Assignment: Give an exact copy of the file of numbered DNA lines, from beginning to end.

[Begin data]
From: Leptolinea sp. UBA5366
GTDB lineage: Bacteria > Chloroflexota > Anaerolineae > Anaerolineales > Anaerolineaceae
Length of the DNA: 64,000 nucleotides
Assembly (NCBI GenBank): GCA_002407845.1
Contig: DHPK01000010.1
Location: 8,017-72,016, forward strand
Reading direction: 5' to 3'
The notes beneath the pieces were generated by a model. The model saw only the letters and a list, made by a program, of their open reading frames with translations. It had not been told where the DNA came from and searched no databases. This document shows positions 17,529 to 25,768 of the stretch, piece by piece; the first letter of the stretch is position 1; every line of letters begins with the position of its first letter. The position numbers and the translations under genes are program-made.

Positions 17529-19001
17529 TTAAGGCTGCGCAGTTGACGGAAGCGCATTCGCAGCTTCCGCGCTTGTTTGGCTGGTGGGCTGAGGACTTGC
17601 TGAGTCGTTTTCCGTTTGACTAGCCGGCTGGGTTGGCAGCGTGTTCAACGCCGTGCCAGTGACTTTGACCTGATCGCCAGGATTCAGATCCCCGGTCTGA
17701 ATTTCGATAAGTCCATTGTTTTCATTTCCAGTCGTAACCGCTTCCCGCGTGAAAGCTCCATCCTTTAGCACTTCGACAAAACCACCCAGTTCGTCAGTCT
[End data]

From: Leptolinea sp. UBA5366
GTDB lineage: Bacteria > Chloroflexota > Anaerolineae > Anaerolineales > Anaerolineaceae
Length of the DNA: 64,000 nucleotides
Assembly (NCBI GenBank): GCA_002407845.1
Contig: DHPK01000010.1
Location: 8,017-72,016, forward strand
Reading direction: 5' to 3'
The notes beneath the pieces were generated by a model. The model saw only the letters and a list, made by a program, of their open reading frames with translations. It had not been told where the DNA came from and searched no databases. This document shows positions 17,529 to 25,768 of the stretch, piece by piece; the first letter of the stretch is position 1; every line of letters begins with the position of its first letter. The position numbers and the translations under genes are program-made.

Positions 17529-19001
17529 TTAAGGCTGCGCAGTTGACGGAAGCGCATTCGCAGCTTCCGCGCTTGTTTGGCTGGTGGGCTGAGGACTTGC
17601 TGAGTCGTTTTCCGTTTGACTAGCCGGCTGGGTTGGCAGCGTGTTCAACGCCGTGCCAGTGACTTTGACCTGATCGCCAGGATTCAGATCCCCGGTCTGA
17701 ATTTCGATAAGTCCATTGTTTTCATTTCCAGTCGTAACCGCTTCCCGCGTGAAAGCTCCATCCTTTAGCACTTCGACAAAACCACCCAGTTCGTCAGTCT